Day in the Life
The hours and days
that physical therapist assistants work vary with the facility. About 23 percent
of all physical therapist assistants work part time. Many outpatient
physical therapy offices and clinics have evening and weekend hours, to
coincide with patients' personal schedules.
Physical therapist assistants should be well-organized,
detail oriented, and caring. They usually have strong interpersonal skills
and a desire to help people in need.
Physical therapist assistants need a moderate degree of
strength because of the physical exertion required in assisting patients
with their treatment. In some cases, assistants need to lift patients.
Frequent kneeling, stooping, and standing for long periods also are part of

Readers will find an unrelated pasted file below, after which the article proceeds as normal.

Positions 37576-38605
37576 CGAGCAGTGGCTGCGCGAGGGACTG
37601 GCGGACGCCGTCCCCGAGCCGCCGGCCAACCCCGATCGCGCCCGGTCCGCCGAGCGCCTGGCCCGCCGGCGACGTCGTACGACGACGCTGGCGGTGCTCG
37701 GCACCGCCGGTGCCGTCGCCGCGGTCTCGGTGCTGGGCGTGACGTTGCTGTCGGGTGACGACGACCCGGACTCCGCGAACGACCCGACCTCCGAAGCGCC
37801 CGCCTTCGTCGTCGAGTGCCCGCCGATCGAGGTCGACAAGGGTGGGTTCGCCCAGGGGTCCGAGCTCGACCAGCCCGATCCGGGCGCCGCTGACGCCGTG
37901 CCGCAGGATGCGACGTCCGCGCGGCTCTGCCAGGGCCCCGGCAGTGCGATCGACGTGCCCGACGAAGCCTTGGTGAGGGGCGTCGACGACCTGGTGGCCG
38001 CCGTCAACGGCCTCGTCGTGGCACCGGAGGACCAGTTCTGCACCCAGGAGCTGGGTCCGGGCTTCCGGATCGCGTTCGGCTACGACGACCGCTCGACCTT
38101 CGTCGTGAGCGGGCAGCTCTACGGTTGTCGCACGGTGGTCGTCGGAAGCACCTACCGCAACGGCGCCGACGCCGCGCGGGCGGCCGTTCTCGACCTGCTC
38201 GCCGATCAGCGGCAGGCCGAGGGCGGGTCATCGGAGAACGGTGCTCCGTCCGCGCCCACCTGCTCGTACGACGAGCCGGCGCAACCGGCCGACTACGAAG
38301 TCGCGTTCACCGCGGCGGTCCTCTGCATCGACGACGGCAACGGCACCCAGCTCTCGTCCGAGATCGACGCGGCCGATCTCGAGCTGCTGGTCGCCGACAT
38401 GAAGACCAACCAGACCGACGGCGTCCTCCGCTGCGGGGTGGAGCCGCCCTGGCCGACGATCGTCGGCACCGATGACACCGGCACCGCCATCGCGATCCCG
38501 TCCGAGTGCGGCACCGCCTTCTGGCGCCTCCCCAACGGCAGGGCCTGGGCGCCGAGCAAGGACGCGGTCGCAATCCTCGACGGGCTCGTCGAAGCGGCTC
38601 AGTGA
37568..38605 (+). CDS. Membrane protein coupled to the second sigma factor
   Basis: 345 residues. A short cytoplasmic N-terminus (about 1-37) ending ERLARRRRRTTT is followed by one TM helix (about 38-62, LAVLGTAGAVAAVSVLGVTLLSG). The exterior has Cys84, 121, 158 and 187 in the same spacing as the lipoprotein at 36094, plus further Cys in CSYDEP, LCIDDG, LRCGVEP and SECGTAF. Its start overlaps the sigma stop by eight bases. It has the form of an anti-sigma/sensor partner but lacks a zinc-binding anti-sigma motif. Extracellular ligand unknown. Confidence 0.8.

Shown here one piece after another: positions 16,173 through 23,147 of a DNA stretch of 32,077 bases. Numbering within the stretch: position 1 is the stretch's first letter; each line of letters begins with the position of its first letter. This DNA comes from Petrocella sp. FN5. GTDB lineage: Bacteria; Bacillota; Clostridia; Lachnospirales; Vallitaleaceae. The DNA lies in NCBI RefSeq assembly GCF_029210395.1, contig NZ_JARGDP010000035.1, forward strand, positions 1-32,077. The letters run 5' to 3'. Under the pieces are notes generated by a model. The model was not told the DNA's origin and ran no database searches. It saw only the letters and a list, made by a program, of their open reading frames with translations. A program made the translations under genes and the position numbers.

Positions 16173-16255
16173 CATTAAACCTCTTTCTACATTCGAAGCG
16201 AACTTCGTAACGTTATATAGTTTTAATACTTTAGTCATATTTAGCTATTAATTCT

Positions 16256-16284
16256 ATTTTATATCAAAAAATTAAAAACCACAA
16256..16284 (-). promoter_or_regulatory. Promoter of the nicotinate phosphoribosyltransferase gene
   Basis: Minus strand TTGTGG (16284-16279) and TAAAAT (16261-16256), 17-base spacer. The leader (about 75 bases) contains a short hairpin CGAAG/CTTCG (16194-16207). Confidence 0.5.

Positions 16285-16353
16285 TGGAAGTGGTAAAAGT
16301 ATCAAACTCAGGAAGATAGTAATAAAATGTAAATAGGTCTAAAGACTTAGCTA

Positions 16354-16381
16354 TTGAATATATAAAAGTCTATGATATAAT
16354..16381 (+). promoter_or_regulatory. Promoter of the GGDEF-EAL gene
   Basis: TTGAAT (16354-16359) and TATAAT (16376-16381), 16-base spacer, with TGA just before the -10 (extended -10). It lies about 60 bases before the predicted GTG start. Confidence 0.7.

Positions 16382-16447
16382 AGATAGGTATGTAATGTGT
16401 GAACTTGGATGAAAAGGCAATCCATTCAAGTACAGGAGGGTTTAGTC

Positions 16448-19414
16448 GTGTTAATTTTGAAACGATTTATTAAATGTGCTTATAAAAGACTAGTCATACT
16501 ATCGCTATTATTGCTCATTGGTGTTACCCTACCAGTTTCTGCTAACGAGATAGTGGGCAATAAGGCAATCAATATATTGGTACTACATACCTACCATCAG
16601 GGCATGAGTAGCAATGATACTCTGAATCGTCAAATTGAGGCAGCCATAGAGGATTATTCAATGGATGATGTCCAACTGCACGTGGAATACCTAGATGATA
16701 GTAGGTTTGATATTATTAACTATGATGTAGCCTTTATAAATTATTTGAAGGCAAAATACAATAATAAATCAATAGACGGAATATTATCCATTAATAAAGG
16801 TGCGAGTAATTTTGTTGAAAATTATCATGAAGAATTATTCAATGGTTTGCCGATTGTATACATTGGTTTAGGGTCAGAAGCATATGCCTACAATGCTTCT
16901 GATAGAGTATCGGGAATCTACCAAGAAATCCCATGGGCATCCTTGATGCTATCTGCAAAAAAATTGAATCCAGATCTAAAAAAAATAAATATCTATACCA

Some physical therapist assistants decide to specialize in a
clinical area. They gain expertise in treating a certain type of patient,
such as geriatric or pediatric, or a type of ailment, such as sports
injuries. Many physical therapist assistants advance to administration
positions. These positions might include organizing all the assistants in a
large physical therapy organization or acting as the director for a
specific department such as sports medicine. Other assistants go on to
teach in an accredited physical therapist assistant academic program, lead
health risk reduction classes for the elderly, or organize community
activities related to fitness and risk reduction.
Note: Some resources in this section are provided by the US
Department of Labor, Bureau of Labor